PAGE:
I think (I'm not sure) Revell based that kit on the drawings the Navy published after the major restoration of the 1920s - with one exception. The model has a pretty nice reproduction of the notorious Andrew Jackson figured from the 1830.

I can't remember whether Revell got the rest of the bow area right for that period. Somewhere n the web there's at least one 1830s-vintage photo of her with the Jackson figurehead.

 

Youth, talent, hard work, and enthusiasm are no match for old age and treachery.

  • Member since
    May 2008
  • From: Wyoming Michigan
Posted by ejhammer on Saturday, April 23, 2016 6:53 PM

Logged in on your link. I have had an account for quite a while, but never recall seeing any specials codes before. I wound up ordering a wood kit and the rigging book. To get the book at the sale price, I had to order it from your link. Adding the FACTORY in the box chaged nothing. I then ordered the model kit and the book, using the FACTORY in the box and the result was the kit was discounted from 69.00 to 29.99, but the book was priced at 14.99 instead of 12.99. I don't understand how all that works, but then technology escapes me.

 

EJ

Completed - 1/525 Round Two Lindberg repop of T2A tanker done as USS MATTAPONI, USS ESSEX 1/700 Hasegawa Dec 1942, USS Yorktown 1/700 Trumpeter 1943. In The Yards - USS ESSEX 1/700 Hasegawa 1945, USS ESSEX 1/700 Dragon 1944, USS ESSEX 1/700 Trumpeter 1945, USS ESSEX 1/540 Revell (vintage) 1962, USS ESSEX 1/350 Trumpeter 1942, USS ESSEX LHD-2 as commissioned, converted from USS Wasp kit Gallery Models. Plus 35 other plastic and wood ship kits.

  • Member since
    May 2008
  • From: Wyoming Michigan
Posted by ejhammer on Saturday, April 30, 2016 5:32 PM

Last post I mentioned how I didn't understand how my order was entered.

Well, it came today from ModelExpo. The English pinnace kit in the catalog was $69.99 and the book Jackstay was $14.99.

I was billed $13.49 for the kit and $6.75 for the book, $29.23 total including shipping!

I still don't know how it works, but WHAT A DEAL!

EJ

Completed - 1/525 Round Two Lindberg repop of T2A tanker done as USS MATTAPONI, USS ESSEX 1/700 Hasegawa Dec 1942, USS Yorktown 1/700 Trumpeter 1943. In The Yards - USS ESSEX 1/700 Hasegawa 1945, USS ESSEX 1/700 Dragon 1944, USS ESSEX 1/700 Trumpeter 1945, USS ESSEX 1/540 Revell (vintage) 1962, USS ESSEX 1/350 Trumpeter 1942, USS ESSEX LHD-2 as commissioned, converted from USS Wasp kit Gallery Models. Plus 35 other plastic and wood ship kits.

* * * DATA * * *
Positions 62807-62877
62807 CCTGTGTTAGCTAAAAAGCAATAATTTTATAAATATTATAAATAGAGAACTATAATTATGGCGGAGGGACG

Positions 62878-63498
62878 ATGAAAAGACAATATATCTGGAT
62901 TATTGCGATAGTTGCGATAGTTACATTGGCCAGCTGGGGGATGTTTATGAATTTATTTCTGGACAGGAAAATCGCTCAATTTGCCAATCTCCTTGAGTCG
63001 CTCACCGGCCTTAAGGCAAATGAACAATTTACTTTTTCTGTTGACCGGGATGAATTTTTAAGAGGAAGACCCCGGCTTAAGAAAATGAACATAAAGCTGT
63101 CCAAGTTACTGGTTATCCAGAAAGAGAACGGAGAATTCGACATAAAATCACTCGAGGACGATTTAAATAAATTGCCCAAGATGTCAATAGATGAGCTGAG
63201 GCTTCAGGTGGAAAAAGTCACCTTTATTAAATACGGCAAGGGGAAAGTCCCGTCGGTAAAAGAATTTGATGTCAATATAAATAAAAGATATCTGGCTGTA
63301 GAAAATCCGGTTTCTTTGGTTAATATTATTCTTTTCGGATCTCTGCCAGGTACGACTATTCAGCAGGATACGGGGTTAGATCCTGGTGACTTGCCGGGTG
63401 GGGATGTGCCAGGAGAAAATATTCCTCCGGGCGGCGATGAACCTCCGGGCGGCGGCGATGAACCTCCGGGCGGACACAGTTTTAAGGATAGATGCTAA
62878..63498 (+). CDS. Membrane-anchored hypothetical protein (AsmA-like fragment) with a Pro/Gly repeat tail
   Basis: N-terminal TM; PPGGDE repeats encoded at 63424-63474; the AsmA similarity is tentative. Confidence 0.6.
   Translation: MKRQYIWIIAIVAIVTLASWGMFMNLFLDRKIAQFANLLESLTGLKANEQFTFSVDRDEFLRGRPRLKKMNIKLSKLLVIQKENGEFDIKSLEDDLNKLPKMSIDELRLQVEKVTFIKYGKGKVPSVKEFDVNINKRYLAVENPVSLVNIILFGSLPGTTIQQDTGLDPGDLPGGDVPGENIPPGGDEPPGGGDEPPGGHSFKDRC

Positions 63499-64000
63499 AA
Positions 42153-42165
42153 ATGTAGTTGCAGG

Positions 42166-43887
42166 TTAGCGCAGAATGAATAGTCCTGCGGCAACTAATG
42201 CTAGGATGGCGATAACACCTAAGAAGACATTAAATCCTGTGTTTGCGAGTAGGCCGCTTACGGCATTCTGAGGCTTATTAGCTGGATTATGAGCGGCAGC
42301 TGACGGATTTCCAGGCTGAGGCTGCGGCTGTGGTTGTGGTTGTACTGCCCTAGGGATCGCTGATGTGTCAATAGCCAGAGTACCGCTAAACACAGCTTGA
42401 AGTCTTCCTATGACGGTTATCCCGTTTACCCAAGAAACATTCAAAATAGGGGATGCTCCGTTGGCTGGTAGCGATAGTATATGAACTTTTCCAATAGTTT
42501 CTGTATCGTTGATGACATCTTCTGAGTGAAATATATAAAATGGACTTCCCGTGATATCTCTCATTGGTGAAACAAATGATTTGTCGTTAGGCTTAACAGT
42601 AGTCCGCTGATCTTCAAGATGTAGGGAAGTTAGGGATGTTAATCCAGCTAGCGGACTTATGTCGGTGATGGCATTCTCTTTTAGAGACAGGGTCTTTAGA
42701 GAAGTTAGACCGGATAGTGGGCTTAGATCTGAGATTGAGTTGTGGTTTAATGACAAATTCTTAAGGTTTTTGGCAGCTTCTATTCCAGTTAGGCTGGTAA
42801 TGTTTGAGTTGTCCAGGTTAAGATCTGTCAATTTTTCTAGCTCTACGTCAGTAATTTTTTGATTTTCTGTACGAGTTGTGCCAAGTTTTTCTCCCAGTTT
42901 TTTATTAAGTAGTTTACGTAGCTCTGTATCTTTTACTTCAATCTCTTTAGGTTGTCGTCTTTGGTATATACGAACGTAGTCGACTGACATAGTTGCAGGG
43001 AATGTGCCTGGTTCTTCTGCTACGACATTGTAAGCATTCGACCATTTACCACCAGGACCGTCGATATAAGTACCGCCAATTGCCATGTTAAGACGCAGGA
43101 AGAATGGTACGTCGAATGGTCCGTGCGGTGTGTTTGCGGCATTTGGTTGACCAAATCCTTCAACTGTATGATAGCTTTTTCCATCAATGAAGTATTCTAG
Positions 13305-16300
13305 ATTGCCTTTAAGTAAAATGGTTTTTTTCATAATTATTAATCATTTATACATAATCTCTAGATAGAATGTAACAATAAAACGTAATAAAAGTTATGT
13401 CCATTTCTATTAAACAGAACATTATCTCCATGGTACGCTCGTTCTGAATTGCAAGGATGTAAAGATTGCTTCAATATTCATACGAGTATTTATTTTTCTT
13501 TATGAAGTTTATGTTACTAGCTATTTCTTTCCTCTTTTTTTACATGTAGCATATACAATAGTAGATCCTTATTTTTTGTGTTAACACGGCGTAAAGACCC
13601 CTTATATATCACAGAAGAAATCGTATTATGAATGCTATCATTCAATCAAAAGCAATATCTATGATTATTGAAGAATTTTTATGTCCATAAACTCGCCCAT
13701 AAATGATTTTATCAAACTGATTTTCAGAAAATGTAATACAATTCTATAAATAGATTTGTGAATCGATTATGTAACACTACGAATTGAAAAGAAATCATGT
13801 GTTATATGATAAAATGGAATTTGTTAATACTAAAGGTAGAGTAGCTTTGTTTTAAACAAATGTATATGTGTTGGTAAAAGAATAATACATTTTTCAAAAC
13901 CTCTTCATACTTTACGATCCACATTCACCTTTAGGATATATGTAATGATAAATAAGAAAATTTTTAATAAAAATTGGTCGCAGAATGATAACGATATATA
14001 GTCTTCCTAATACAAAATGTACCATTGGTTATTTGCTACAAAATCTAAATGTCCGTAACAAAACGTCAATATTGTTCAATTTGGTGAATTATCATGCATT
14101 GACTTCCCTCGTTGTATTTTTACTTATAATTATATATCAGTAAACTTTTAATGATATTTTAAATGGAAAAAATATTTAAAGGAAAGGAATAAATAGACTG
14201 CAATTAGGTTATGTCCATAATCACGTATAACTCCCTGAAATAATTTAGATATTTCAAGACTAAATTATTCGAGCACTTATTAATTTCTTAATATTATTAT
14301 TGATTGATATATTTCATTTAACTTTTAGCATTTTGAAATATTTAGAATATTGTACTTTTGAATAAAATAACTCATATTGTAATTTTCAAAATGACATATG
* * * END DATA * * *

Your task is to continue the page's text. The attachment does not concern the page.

• Member since
    September 2016
  • From: north Baltimore City, Maryland
Posted by baltosale on Monday, October 16, 2017 5:11 PM

Does anyon still post on this?  I haven't seen any for a while.  Are we all daed?  SDid FSM shut it down?   I need lots of help.[quote user="jtilley"]

rdiaz

Nice work so far. I've always wondered what time frame does the bow structure on this model represent. Did the ship look like that sometime in the past or is it just shortcuts from Revell because of the small scale?

 

I think (I'm not sure) Revell based that kit on the drawings the Navy published after the major restoration of the 1920s - with one exception. The model has a pretty nice reproduction of the notorious Andrew Jackson figured from the 1830.

I can't remember whether Revell got the rest of the bow area right for that period. Somewhere n the web there's at least one 1830s-vintage photo of her with the Jackson figurehead.

 

 

[quote user="jtilley"]

rdiaz

Nice work so far. I've always wondered what time frame does the bow structure on this model represent. Did the ship look like that sometime in the past or is it just shortcuts from Revell because of the small scale?

 

I think (I'm not sure) Revell based that kit on the drawings the Navy published after the major restoration of the 1920s - with one exception. The model has a pretty nice reproduction of the notorious Andrew Jackson figured from the 1830.

I can't remember whether Revell got the rest of the bow area right for that period. Somewhere n the web there's at least one 1830s-vintage photo of her with the Jackson figurehead.

 

 

JOIN OUR COMMUNITY!

Our community is FREE to join. To participate you must either login or register for an account.

SEARCH FORUMS
FREE NEWSLETTER
By signing up you may also receive reader surveys and occasional special offers. We do not sell, rent or trade our email lists. View our Privacy Policy.